And, of course, you must afford some time to get lost on side streets and find hidden gems yourself.

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i found my namesake street!

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Smell

No matter where you find yourself in Rome, you will undoubtedly be overwhelmed by delicious scents. There are freshly cut flowers in all of the markets, peeking over window boxes, and lining each street. The strong scents of garlic and simmering sauces waft out of restaurant kitchens, causing your mouth to water and your full belly to start rumbling again. Take a few seconds to breath deeply and try to pin point the source of each scrumptious smell.

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Touch

Above all, Rome is a place to touch and be touched. A culture of strong family ties, Romans like to show their affection through contact.  Follow suit by offering kisses to greet and say goodbye, linking arms with a friend during a stroll, and allowing yourself to be led by the hand to a vendor’s stall as you shop for homemade pasta.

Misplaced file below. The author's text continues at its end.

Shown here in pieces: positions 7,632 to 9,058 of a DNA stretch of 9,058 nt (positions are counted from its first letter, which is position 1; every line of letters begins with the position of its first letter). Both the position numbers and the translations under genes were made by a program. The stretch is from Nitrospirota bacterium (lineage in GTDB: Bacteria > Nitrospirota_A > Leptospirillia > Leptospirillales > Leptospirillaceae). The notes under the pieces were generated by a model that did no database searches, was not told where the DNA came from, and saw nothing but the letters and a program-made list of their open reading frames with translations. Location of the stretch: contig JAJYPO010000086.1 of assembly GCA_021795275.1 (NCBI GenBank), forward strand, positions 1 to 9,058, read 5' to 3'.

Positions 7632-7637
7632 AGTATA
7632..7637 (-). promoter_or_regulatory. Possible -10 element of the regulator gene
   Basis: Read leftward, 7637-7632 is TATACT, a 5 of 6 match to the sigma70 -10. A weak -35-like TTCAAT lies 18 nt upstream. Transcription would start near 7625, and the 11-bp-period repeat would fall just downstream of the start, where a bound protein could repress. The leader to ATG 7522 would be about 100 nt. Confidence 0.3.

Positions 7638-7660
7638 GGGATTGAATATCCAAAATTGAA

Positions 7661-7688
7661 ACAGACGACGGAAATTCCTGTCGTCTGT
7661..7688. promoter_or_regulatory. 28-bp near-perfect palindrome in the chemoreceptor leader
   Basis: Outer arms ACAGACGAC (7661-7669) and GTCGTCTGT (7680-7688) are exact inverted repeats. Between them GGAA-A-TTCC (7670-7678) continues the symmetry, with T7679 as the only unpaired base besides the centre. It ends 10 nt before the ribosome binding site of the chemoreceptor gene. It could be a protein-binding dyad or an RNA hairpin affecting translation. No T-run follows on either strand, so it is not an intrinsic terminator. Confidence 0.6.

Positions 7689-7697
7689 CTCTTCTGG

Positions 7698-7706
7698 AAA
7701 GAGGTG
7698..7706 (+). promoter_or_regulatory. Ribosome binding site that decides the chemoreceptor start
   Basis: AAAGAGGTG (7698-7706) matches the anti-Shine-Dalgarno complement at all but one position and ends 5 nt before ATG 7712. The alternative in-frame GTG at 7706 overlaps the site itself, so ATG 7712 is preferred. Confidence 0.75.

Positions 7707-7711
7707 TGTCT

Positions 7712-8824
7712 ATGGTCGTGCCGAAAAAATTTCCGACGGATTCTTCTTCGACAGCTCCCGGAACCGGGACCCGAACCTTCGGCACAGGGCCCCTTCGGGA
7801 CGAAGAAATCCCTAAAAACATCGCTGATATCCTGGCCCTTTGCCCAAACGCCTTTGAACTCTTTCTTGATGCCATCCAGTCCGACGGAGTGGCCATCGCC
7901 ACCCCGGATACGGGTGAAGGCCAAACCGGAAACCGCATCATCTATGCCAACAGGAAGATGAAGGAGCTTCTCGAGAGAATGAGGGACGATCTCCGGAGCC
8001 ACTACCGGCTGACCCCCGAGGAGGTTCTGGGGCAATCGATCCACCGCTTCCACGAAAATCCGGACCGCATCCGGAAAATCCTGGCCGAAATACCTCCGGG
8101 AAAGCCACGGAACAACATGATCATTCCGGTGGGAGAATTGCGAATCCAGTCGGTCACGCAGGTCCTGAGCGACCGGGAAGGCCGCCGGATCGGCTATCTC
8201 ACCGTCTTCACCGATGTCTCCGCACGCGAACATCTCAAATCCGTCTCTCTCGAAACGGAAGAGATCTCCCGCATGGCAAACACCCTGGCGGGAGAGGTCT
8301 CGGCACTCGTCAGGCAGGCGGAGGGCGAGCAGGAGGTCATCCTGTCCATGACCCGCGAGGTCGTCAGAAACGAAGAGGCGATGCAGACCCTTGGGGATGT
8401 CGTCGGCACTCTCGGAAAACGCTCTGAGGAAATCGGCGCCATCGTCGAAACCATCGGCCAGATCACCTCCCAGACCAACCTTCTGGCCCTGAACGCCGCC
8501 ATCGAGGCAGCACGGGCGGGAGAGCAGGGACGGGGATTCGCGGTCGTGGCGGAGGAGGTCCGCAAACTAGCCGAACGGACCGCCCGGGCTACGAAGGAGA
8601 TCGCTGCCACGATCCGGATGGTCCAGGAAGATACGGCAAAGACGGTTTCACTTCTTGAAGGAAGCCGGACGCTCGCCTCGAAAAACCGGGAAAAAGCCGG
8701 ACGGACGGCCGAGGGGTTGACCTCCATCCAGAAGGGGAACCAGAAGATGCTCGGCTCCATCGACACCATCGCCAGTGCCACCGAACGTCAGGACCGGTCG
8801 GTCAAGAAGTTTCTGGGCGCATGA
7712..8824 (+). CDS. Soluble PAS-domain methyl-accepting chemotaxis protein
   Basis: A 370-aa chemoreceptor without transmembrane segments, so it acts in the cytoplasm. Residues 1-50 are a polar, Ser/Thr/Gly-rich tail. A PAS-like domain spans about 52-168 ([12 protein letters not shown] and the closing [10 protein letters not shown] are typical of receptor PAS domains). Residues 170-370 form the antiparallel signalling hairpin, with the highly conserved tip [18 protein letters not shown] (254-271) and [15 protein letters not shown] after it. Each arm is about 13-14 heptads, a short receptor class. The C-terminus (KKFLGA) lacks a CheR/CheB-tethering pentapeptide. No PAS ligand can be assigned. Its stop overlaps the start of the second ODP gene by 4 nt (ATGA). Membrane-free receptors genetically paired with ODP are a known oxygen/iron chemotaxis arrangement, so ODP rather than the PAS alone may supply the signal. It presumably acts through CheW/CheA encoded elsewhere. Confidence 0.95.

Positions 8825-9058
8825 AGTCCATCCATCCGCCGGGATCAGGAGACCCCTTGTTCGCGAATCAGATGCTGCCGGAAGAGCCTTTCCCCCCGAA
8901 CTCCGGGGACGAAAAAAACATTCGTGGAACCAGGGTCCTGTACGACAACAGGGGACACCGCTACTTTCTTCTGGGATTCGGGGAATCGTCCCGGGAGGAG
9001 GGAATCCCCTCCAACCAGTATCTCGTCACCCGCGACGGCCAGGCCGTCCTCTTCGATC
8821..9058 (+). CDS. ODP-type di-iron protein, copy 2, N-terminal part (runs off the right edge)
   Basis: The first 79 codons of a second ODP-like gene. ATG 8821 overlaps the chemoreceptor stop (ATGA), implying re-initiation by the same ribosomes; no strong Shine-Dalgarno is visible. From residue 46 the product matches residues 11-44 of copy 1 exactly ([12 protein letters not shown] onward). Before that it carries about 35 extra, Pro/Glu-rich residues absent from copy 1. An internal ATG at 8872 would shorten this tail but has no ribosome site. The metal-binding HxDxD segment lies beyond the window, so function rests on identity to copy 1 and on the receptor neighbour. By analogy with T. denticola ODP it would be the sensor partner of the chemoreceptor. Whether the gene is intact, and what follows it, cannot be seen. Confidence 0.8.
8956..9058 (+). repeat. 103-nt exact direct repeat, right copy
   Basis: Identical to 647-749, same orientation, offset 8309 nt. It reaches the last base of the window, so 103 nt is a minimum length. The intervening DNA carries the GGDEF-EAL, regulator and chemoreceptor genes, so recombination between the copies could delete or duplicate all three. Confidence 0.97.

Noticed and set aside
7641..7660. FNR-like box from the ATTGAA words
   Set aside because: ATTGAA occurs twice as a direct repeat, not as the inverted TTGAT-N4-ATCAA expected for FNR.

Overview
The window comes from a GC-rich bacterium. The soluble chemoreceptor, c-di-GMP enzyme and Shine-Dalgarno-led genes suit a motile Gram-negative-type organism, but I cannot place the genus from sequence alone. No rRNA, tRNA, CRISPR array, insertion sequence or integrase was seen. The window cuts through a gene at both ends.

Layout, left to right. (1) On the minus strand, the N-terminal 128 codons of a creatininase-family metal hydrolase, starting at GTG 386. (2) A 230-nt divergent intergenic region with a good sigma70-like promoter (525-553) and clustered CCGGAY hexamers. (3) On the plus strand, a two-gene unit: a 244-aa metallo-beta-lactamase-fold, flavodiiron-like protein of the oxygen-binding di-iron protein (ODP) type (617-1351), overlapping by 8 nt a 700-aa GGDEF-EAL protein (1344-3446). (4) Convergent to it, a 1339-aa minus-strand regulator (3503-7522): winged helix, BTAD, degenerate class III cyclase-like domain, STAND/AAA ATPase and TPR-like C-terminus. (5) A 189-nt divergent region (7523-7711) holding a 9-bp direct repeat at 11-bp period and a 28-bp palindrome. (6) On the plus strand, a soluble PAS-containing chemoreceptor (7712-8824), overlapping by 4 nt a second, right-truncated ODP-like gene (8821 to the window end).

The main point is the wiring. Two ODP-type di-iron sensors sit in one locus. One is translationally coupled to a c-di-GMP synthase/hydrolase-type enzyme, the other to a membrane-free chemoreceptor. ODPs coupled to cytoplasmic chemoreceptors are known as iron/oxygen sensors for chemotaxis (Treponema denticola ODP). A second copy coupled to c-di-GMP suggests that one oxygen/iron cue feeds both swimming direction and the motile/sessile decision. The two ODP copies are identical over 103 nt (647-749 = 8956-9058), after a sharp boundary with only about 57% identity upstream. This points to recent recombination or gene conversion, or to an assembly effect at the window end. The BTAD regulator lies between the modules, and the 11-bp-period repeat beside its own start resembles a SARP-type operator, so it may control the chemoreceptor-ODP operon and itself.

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Although American cities may not offer nearly as many pleasures as Rome does, the Roman way of life teaches us to appreciate all that surrounds us in each moment. Find a beautiful spot or a fantastic book for your lunch break to vacate the monotony of everyday life and stimulate your mind. Don’t buy that Lean Cuisine!! Make food you love with fresh ingredients and savor each bite to nourish your body and excite your taste buds.  Splurge on a perfume you love or freshly cut flowers at your desk to make yourself feel special. Finally, make time for the people you love, no matter how tired you are. There’s nothing like an evening of laughter with your friends, affection with your lover, or conversation with your family to make you appreciate how lucky you are.

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an insider’s guide to getting lost in granada {el albaicín}

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What better way to see everything than to let yourself get lost in a new city? By ditching the guidebook, you’ll find tons of hidden gems that you might have missed had your nose been stuck in a map all day! Plus, it’s a great way to meet locals. In a place like Granada, where the Andaluz people are so warm and welcoming, you’re likely to make a new friend by stopping to ask for directions. Hey, they may even invite you de marcha along with them!